If the nature or newness of your relationship means that marriage isn't even on the horizon, then by all means proceed with a common law spousal sponsorship application. But if you have been talking about marriage anyway over the last year, and are thinking it is something you want to take care of very soon after the immigration process is finalized, you should think about whether it might be possible to get married prior to applying for immigration.

Marriage won't cure a shaky immigration application, and common law spousal status won't wreck a solid application, but marriage may make things easier. Just some food for your collective wedding cake sweet tooth.

Demystifying Immigrating to Canada

You'd think it would be simple. You send in some personal details. The government looks them over. Then gives you a yea or a nay. But life always seems to be a bit more complicated than it should be.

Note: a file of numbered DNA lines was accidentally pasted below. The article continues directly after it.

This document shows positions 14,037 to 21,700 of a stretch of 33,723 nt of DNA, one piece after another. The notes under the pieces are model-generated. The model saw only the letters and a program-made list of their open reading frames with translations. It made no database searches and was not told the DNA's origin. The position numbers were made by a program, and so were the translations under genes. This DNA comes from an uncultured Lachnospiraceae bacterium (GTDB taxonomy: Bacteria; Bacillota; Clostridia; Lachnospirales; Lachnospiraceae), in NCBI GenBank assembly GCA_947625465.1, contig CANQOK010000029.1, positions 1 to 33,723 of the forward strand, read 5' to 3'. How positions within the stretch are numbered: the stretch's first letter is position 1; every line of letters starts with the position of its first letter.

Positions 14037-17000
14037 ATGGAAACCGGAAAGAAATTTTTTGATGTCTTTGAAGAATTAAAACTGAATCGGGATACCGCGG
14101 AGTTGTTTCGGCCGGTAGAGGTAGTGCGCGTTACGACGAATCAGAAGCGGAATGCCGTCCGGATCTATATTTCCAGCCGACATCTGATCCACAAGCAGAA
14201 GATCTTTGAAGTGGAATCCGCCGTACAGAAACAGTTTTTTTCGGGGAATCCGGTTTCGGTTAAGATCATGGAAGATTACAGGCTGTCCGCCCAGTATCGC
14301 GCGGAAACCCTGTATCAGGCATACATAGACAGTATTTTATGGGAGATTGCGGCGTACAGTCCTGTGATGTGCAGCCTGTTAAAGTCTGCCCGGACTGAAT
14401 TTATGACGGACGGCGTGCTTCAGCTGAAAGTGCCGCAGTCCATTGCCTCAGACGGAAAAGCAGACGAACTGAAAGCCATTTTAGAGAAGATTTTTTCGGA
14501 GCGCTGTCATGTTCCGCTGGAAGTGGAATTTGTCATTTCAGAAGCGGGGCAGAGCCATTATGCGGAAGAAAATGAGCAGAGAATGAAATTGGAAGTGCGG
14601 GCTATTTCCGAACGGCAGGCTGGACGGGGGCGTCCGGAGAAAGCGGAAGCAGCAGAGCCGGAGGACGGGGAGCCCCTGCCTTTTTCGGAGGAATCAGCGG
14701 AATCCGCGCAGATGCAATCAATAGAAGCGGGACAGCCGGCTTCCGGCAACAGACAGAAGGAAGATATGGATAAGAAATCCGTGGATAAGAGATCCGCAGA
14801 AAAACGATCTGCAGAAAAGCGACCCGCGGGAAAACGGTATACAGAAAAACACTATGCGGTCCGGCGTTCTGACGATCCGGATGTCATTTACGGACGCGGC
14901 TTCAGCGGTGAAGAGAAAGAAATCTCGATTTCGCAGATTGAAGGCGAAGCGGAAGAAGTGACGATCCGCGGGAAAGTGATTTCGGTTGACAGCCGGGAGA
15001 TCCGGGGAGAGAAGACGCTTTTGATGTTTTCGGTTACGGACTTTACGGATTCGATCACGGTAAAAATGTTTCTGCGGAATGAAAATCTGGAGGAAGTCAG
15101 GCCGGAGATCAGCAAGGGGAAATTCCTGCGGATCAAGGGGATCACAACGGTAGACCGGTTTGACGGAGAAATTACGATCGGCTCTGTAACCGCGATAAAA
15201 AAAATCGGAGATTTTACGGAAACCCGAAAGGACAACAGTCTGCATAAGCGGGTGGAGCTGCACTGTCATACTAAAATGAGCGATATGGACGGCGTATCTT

The national immigration systems of the world were all established with essentially the same aim: permanently let into your country those whom you believe will make good lasting contributions to your society, temporarily admit those who are unlikely to do any harm (perhaps giving some of them study or work permits), and keep out those whom you deem undesirable. 

The challenge for immigrating permanently to Canada or even for coming temporarily as a visitor, student or worker is that instead of one simple form on which you write some personal details, and check off a couple of boxes for what kind of status you are seeking in Canada, there are reams of forms with obscure numbers, names which aren't self-explanatory, and a host of choices that must be made for the best application type and route. But it is possible to distill down the process to the basics.